Florida Highway Patrol sending message with new 'ghost' squad cars
Drivers, here’s your warning: Florida Highway Patrol troopers have a new tool to stop aggressive, speeding, drunk and distracted drivers. You may not even see them, until it’s too late. “This is the FHP subdued patrol car,” says Trooper Nicholas Dolan. The new special squad cars have seemingly “disappearing” decals on the front, sides, and back of the Dodge Chargers. The reflective lettering can be tough to see, depending on the light at an angle of the car. “As the vehicle may be traveling by, you may not see it at first glance. Once the sunlight hits it, or the light hits it, you see “State Trooper” on the side,” says Dolan. When asked if troopers are trying to be sneaky, Dolan replies, “Absolutely not. It's for public safety. With something like this on the road, it's going to keep the public more safe.” By the time you realize you're caught in the act, like one speeding driver in Brooksville on Wednesday afternoon, Dolan has probably already seen you. “He said he did not see the car and didn't realize he was going that fast,” says Dolan. “I'm going to issue you a citation for your speed today,” he tells the driver. The stealth new ride is based in Brooksville, but will patrol around Tampa Bay. It's one of five special squads right now in the state. “In going to a subdued patrol car, we are able to tackle the aggressive drivers on the road, the distracted driving, and texting while driving. Everything that makes it more dangerous for the public driving on the roadways,” Dolan says. Some cars are equipped with bullet-resistant door panels and all have front and back cameras and radar. “I'll let people fly right up on the back of the car following too close, people know that as tailgating. There's usually a 15- to 20-second delay before they realize, well that might be a police car,” says Dolan. FHP says not only can the new cars help make the roads safer, they're actually cheaper. They cost taxpayers less money than the two-toned paint and large light bar on the roof of the other marked cruisers. “It's not meant to replace our standard fleet in the highway patrol,” Dolan says. 10News asked FHP why it doesn’t use completely unmarked cars. FHP says it’s to protect against drivers fearing that they’re being pulled over by a police imposter, and also tougher penalties. It's a felony to flee a marked police car, and the new subdued car is considered “marked”. It’s only a misdemeanor if a driver tries to make a getaway from a police car with no decals at all. Troopers say the new cars are a less-obvious took to crackdown on aggressive drivers. “Everyone wants to get home safe, that's our primary goal, not to be sneaky but to make sure everyone gets home safely,” says Dolan. Right now, FHP says there are also new subdued cars around Orlando, Jacksonville, Tallahassee and Pensacola with more to come.
Michigan State Police celebrate 100 years with a special open house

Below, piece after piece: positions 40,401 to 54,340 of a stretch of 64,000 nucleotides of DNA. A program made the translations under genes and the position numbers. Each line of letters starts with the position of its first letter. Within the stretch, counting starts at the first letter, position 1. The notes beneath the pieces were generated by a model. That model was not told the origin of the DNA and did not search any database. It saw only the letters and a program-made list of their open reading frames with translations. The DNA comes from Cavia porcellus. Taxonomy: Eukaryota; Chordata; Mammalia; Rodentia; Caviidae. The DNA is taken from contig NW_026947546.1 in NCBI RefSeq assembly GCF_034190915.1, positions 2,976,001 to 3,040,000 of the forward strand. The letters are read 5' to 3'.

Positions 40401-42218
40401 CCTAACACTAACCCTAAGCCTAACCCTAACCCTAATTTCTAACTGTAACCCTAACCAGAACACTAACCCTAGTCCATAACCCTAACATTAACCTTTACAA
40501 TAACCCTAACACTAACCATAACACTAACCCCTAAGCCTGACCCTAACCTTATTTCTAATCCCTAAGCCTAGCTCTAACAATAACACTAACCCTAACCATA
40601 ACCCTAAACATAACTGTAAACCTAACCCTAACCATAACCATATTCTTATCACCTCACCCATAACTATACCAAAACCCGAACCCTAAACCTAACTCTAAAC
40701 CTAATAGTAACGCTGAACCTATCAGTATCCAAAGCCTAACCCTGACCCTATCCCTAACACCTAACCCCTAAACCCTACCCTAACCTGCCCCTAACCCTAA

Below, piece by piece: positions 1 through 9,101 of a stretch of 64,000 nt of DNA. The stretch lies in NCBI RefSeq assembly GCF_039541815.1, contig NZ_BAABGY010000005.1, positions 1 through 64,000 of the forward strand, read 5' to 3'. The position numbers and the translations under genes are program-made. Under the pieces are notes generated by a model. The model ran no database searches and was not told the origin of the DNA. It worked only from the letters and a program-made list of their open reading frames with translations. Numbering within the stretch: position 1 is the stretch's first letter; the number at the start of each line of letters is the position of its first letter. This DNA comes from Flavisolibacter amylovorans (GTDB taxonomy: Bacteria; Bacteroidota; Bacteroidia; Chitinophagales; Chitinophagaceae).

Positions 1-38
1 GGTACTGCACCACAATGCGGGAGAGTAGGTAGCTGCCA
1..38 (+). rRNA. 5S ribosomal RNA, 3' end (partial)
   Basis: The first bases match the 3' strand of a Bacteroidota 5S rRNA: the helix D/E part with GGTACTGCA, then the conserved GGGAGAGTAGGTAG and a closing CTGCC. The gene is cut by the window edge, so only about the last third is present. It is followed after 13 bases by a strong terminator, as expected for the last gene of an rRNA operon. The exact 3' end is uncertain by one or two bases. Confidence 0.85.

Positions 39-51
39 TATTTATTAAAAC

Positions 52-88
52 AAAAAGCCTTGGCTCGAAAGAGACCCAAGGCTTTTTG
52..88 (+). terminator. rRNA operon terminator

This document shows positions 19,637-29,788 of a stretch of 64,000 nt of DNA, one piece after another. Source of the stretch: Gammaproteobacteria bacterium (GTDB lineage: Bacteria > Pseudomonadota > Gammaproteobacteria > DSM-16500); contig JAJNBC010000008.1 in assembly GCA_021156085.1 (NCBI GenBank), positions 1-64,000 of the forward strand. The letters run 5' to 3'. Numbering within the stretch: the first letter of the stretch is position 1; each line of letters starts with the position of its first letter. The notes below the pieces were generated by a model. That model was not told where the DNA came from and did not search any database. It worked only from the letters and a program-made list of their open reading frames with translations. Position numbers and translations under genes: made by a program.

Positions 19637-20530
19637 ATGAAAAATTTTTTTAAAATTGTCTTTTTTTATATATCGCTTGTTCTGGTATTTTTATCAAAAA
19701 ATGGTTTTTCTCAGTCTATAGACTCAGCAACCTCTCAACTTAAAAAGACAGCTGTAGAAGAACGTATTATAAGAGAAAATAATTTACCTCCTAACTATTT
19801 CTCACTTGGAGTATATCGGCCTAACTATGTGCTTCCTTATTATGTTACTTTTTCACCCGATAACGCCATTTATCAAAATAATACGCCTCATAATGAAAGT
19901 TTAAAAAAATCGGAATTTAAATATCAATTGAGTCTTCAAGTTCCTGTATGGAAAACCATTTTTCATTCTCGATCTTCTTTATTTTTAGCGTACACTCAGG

Michigan State Troopers and members of the public gathered Thursday in Hermansville at the IXL Museum for the Gladstone post's open house celebrating the 100 year anniversary of the Michigan State Police. The day began with the posting of the colors and a few words from Gladstone Post Commander, Gregory Cunningham on the history of the State Police and their part in Hermansville's history. After that people headed out to take in all of the displays on hand representing the past, present and future of the State Police. I think the only State Police piece of equipment that wasn't on hand was one of their helicopters. They had everything here for people to check out. There were displays for specials weapons, the dive team, forensics...you name it. One of the highlights was the many vehicles on hand. They had everything from a 1957 cruiser to a patrol car from the 30's and even a State Police Model-T. There was even one model whose efficiency wouldn't be measure in miles per gallon but rather in miles per pail. Detective Sergeant Jeremy Hauswirth was decked out in the full uniform of a 1917 State Trooper and to top it all off he was sitting atop a beautiful horse looking like he rode straight of another time. Now I have to give Jeremy the credit for putting together the awesome uniform but the credit for the beautiful horse, whose name is Katey, goes to Hauswirth's daughter Linnea because, apparently, dad borrowed his daughter's horse for the day. "When the State Police started in 1917 we wore outfits that were basically the standard issue WWI Doughboy soldier outfits. So that is what I've put together today is a replica of a 1917 uniform from the State Police". If you were wondering why all this was taking place in Hermansville it's because this was the first State Police post in the area. Trooper John Maga was the first Trooper assigned here. His daughter was able to attend today's open house along with some other family. As I said earlier, there were tons of things to look at but in the end, of course, the fan favorite was the K9 unit. Nobody can get upset about coming in second to the K9 unit right? Everybody loves dogs and Bach put on a good show with his handler Trooper Kelley from the Gladstone post.